2013 was a memorable year for Medina County Courthouse officials. Here’s what they had to say about the year in review:
Probate/Juvenile Judge Kevin W. Dunn — “The most memorable thing for me was when I did the adoption by Skype,” the Internet video phone service. In April, a county-based sergeant with the Ohio National Guard was deployed to Afghanistan. The man and his wife were seeking adoption of a boy born last January — an adoption that was scheduled to be completed in November. Under Ohio law, though, both parents must be present in the courtroom for adoption proceedings. Dunn held the hearing in November over Skype, allowing the man to be present from across the ocean.
“There wasn’t a dry eye in the place,” said Kim Cronenwett, Dunn’s secretary.
Common Pleas Judge Christopher J. Collier — “I’d have to say the most memorable thing was Cathy’s House for Women opening in May.” Prior to its opening, the West Liberty Street halfway house in Medina only had beds for men and no women’s halfway houses existed in the county.
“For 10 years, we’ve been pushing for this — helping, talking, cajoling, begging,” Collier said.
“Everything kind of fell into place with year with the help of county officials.” The women’s facility has five beds available for recovering alcoholics and drug addicts. “We’ve never had anything like that before,” he said. “Already, the beds are full.”
Common Pleas Judge James L. Kimbler — “My most memorable case was the Steven Cepec murder trial.” Cepec, 45, was sentenced to death this year for killing 73-year-old Frank Munz at Munz’s Chatham Township home in June 2011.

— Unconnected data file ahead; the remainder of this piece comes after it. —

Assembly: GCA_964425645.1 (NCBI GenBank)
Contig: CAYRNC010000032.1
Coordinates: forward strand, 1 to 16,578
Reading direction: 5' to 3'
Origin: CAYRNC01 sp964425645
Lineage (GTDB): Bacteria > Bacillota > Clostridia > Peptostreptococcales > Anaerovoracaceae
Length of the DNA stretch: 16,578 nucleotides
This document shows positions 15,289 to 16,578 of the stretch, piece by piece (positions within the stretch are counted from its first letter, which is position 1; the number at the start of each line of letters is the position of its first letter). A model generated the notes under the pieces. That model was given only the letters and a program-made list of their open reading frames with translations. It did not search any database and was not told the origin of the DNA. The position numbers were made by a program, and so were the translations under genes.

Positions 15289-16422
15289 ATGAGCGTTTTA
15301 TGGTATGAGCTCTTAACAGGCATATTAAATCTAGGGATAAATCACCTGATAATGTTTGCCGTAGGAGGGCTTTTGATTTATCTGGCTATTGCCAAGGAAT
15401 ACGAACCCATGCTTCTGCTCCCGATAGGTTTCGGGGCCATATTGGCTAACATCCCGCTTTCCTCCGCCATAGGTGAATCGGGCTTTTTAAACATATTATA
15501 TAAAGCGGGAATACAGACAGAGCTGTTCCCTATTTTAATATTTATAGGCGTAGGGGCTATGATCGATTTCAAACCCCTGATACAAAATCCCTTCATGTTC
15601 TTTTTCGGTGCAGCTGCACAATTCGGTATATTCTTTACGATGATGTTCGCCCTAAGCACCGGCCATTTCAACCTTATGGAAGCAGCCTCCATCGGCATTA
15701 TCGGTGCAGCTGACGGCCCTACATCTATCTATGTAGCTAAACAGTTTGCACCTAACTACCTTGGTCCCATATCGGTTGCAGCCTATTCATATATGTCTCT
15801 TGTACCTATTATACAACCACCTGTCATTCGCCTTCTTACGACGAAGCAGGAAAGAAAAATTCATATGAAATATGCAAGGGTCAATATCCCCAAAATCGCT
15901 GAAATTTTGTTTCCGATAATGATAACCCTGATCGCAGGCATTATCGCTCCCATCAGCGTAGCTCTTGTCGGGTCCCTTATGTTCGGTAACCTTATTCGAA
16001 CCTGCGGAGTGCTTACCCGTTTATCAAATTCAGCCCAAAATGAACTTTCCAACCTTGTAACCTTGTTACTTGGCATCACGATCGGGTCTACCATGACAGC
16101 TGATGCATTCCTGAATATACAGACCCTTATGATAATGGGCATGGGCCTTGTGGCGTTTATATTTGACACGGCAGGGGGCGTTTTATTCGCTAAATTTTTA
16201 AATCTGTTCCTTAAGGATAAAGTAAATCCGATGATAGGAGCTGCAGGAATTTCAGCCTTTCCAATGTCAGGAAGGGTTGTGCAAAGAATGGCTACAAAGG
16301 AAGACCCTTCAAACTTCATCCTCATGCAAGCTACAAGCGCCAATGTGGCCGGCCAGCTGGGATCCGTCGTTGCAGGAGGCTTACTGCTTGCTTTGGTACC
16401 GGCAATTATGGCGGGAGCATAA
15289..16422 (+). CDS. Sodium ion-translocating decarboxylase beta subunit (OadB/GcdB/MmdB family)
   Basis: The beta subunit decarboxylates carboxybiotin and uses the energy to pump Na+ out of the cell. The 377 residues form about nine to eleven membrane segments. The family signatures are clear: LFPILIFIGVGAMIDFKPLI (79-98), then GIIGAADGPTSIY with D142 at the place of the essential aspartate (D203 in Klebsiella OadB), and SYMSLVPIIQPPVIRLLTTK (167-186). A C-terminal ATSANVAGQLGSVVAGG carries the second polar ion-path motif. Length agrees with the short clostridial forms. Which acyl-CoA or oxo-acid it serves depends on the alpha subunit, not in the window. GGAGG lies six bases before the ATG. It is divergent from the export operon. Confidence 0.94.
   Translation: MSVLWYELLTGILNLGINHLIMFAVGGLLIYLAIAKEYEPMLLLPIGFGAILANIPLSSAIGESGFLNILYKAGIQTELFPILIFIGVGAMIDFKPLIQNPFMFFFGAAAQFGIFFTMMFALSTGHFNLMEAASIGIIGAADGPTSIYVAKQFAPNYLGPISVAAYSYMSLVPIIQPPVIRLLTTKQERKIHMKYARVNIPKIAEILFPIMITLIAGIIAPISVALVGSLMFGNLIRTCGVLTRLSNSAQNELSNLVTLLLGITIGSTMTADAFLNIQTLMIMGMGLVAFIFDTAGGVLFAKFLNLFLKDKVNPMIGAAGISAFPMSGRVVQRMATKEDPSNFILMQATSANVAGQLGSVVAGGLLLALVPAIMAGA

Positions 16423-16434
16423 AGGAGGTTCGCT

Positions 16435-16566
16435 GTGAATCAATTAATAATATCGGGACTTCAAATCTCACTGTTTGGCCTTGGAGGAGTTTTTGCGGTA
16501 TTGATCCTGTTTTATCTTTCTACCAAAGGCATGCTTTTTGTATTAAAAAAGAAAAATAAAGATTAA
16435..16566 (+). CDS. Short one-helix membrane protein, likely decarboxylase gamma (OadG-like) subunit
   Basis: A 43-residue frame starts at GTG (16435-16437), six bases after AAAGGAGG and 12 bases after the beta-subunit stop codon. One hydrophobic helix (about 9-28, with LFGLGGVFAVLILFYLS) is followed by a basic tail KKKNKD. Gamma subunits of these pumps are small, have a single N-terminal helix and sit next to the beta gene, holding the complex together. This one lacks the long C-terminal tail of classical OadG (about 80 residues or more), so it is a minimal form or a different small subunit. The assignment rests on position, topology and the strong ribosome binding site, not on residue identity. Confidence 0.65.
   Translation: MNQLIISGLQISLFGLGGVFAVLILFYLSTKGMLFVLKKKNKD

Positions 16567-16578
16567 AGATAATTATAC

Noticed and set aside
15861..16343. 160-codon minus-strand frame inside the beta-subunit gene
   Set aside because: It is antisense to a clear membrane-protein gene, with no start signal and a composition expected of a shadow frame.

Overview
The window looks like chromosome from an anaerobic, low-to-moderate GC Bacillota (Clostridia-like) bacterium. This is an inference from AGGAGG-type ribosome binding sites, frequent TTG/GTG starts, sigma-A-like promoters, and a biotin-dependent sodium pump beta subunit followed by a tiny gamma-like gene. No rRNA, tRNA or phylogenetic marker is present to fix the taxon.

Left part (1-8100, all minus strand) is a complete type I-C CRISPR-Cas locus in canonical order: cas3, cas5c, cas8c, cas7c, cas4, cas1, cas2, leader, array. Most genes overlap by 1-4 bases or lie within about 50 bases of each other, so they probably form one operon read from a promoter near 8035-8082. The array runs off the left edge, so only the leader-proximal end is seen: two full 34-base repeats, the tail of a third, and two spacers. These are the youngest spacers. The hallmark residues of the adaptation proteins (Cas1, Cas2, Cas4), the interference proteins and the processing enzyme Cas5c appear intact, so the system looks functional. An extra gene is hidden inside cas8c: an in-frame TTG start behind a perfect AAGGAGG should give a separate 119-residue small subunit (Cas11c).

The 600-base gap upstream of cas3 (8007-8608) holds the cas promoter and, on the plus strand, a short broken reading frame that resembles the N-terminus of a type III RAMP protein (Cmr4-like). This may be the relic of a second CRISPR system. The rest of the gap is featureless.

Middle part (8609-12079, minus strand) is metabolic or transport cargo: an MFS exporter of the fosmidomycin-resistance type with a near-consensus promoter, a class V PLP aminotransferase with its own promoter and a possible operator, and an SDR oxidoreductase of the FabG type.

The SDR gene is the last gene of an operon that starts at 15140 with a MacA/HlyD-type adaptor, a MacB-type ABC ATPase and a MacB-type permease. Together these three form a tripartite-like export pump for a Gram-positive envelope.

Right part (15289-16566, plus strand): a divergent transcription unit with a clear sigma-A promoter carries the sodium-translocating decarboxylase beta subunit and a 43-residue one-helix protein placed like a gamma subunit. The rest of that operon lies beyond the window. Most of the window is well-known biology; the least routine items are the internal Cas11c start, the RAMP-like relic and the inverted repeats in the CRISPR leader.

Kimbler was the presiding judge.
“My clearest memory from the trial was the really professional job all four attorneys did, and the conscientious work the jury did,” Kimbler said. “I think the dedication and work the jury put in spoke a lot about their belief in the legal system.”
Prosecutor Dean Holman — “The Cepec trial stands out for this year.” Holman said the trial was noteworthy because it took so long to get to trial. “It was a lot of months of work getting ready to go to trial,” Holman said. “It was a tough trial and emotionally draining.”
The Cepec trial ended with the first death penalty sentence for the county in 60 years, and he’s the only county resident on Ohio’s death row. It was a first in the careers of both Holman and Kimbler. “It was the most significant thing that happened in this office this year,” Holman said.
Domestic Relations Judge Mary R. Kovack — “In the domestic relations world, it’s very memorable for us that it was a quiet and peaceful year.” Kovack said the quieter it is, the safer her court-goers are. For those victims of domestic violence, though, Kovack said her court had a $295,000 federal grant awarded to them, extending its covering through 2016. The grant was first awarded to the court in 2011.
Clerk of Courts David Wadsworth — Wadsworth said his biggest accomplishment has been getting the clerk of court’s antiquated computer systems updated. “I mean, the stuff is really outdated,” he said. “I’ve set aside from extra money for this year to try to get us into the 21st century.” Wadsworth said case management programs and the hardware itself needed replacing.
Contact reporter Nick Glunt at (330) 721-4048 or firstname.lastname@example.org.